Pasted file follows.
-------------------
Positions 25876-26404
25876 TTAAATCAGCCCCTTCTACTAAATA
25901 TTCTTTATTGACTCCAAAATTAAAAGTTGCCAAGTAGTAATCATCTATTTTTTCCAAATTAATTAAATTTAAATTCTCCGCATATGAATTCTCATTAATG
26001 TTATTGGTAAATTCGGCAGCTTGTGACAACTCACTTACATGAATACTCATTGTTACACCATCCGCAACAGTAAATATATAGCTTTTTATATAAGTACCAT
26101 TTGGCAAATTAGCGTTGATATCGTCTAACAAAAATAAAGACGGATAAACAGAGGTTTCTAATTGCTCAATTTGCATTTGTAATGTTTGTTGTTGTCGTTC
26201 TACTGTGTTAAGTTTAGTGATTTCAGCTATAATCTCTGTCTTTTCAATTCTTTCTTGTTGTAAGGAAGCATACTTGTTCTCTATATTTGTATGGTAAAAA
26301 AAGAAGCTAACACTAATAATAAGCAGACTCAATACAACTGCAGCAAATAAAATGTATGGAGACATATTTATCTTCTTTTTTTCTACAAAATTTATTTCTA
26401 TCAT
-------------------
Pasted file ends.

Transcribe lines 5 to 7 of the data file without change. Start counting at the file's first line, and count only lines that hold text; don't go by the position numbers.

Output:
26101 TTGGCAAATTAGCGTTGATATCGTCTAACAAAAATAAAGACGGATAAACAGAGGTTTCTAATTGCTCAATTTGCATTTGTAATGTTTGTTGTTGTCGTTC
26201 TACTGTGTTAAGTTTAGTGATTTCAGCTATAATCTCTGTCTTTTCAATTCTTTCTTGTTGTAAGGAAGCATACTTGTTCTCTATATTTGTATGGTAAAAA
26301 AAGAAGCTAACACTAATAATAAGCAGACTCAATACAACTGCAGCAAATAAAATGTATGGAGACATATTTATCTTCTTTTTTTCTACAAAATTTATTTCTA